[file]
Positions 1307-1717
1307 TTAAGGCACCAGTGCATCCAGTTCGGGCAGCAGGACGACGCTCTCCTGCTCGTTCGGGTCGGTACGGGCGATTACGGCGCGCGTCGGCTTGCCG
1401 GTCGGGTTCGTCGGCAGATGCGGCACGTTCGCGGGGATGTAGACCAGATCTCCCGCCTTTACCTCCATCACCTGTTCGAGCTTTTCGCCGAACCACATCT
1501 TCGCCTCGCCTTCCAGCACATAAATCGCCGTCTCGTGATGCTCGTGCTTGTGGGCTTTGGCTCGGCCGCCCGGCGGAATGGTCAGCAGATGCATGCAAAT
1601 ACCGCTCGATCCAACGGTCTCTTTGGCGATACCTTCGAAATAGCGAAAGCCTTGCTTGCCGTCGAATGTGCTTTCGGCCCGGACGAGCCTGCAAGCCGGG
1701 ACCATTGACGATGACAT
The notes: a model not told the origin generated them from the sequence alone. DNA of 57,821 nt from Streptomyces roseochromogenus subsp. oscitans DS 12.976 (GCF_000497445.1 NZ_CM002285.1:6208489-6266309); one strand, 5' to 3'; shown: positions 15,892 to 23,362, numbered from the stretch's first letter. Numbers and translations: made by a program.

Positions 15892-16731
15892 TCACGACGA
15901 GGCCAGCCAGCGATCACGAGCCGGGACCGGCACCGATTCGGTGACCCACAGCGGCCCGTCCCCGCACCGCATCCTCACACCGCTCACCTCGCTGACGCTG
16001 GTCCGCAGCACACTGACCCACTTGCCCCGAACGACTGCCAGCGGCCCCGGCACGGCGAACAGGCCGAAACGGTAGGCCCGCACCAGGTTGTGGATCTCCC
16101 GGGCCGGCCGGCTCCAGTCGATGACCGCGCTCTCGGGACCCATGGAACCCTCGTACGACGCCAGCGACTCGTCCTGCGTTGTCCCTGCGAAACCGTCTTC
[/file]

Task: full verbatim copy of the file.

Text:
Positions 1307-1717
1307 TTAAGGCACCAGTGCATCCAGTTCGGGCAGCAGGACGACGCTCTCCTGCTCGTTCGGGTCGGTACGGGCGATTACGGCGCGCGTCGGCTTGCCG
1401 GTCGGGTTCGTCGGCAGATGCGGCACGTTCGCGGGGATGTAGACCAGATCTCCCGCCTTTACCTCCATCACCTGTTCGAGCTTTTCGCCGAACCACATCT
1501 TCGCCTCGCCTTCCAGCACATAAATCGCCGTCTCGTGATGCTCGTGCTTGTGGGCTTTGGCTCGGCCGCCCGGCGGAATGGTCAGCAGATGCATGCAAAT
1601 ACCGCTCGATCCAACGGTCTCTTTGGCGATACCTTCGAAATAGCGAAAGCCTTGCTTGCCGTCGAATGTGCTTTCGGCCCGGACGAGCCTGCAAGCCGGG
1701 ACCATTGACGATGACAT
The notes: a model not told the origin generated them from the sequence alone. DNA of 57,821 nt from Streptomyces roseochromogenus subsp. oscitans DS 12.976 (GCF_000497445.1 NZ_CM002285.1:6208489-6266309); one strand, 5' to 3'; shown: positions 15,892 to 23,362, numbered from the stretch's first letter. Numbers and translations: made by a program.

Positions 15892-16731
15892 TCACGACGA
15901 GGCCAGCCAGCGATCACGAGCCGGGACCGGCACCGATTCGGTGACCCACAGCGGCCCGTCCCCGCACCGCATCCTCACACCGCTCACCTCGCTGACGCTG
16001 GTCCGCAGCACACTGACCCACTTGCCCCGAACGACTGCCAGCGGCCCCGGCACGGCGAACAGGCCGAAACGGTAGGCCCGCACCAGGTTGTGGATCTCCC
16101 GGGCCGGCCGGCTCCAGTCGATGACCGCGCTCTCGGGACCCATGGAACCCTCGTACGACGCCAGCGACTCGTCCTGCGTTGTCCCTGCGAAACCGTCTTC